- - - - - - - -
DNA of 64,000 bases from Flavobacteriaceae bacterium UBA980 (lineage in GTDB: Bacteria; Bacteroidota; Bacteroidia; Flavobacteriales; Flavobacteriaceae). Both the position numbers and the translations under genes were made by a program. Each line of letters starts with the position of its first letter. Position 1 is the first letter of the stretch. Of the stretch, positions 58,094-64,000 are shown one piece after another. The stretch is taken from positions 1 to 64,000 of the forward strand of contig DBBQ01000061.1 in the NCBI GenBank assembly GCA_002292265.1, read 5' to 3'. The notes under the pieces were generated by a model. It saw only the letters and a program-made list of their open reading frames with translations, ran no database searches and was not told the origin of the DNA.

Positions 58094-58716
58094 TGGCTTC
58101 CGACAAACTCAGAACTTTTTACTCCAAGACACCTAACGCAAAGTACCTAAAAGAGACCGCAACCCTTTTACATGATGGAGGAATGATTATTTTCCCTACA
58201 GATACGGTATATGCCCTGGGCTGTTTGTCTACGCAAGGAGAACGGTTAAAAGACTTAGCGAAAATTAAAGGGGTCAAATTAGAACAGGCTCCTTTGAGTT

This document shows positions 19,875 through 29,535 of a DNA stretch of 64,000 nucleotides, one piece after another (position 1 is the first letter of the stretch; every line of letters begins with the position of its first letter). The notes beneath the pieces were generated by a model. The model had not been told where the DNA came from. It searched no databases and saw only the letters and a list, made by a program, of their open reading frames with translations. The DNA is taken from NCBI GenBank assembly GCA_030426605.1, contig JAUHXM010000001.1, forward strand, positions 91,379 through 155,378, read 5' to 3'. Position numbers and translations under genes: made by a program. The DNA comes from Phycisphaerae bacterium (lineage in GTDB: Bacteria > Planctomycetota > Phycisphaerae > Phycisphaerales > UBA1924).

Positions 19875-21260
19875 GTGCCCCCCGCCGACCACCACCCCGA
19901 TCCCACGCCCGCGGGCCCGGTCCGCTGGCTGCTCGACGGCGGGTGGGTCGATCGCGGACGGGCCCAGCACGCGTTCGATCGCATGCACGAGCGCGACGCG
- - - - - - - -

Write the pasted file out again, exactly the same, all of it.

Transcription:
DNA of 64,000 bases from Flavobacteriaceae bacterium UBA980 (lineage in GTDB: Bacteria; Bacteroidota; Bacteroidia; Flavobacteriales; Flavobacteriaceae). Both the position numbers and the translations under genes were made by a program. Each line of letters starts with the position of its first letter. Position 1 is the first letter of the stretch. Of the stretch, positions 58,094-64,000 are shown one piece after another. The stretch is taken from positions 1 to 64,000 of the forward strand of contig DBBQ01000061.1 in the NCBI GenBank assembly GCA_002292265.1, read 5' to 3'. The notes under the pieces were generated by a model. It saw only the letters and a program-made list of their open reading frames with translations, ran no database searches and was not told the origin of the DNA.

Positions 58094-58716
58094 TGGCTTC
58101 CGACAAACTCAGAACTTTTTACTCCAAGACACCTAACGCAAAGTACCTAAAAGAGACCGCAACCCTTTTACATGATGGAGGAATGATTATTTTCCCTACA
58201 GATACGGTATATGCCCTGGGCTGTTTGTCTACGCAAGGAGAACGGTTAAAAGACTTAGCGAAAATTAAAGGGGTCAAATTAGAACAGGCTCCTTTGAGTT

This document shows positions 19,875 through 29,535 of a DNA stretch of 64,000 nucleotides, one piece after another (position 1 is the first letter of the stretch; every line of letters begins with the position of its first letter). The notes beneath the pieces were generated by a model. The model had not been told where the DNA came from. It searched no databases and saw only the letters and a list, made by a program, of their open reading frames with translations. The DNA is taken from NCBI GenBank assembly GCA_030426605.1, contig JAUHXM010000001.1, forward strand, positions 91,379 through 155,378, read 5' to 3'. Position numbers and translations under genes: made by a program. The DNA comes from Phycisphaerae bacterium (lineage in GTDB: Bacteria > Planctomycetota > Phycisphaerae > Phycisphaerales > UBA1924).

Positions 19875-21260
19875 GTGCCCCCCGCCGACCACCACCCCGA
19901 TCCCACGCCCGCGGGCCCGGTCCGCTGGCTGCTCGACGGCGGGTGGGTCGATCGCGGACGGGCCCAGCACGCGTTCGATCGCATGCACGAGCGCGACGCG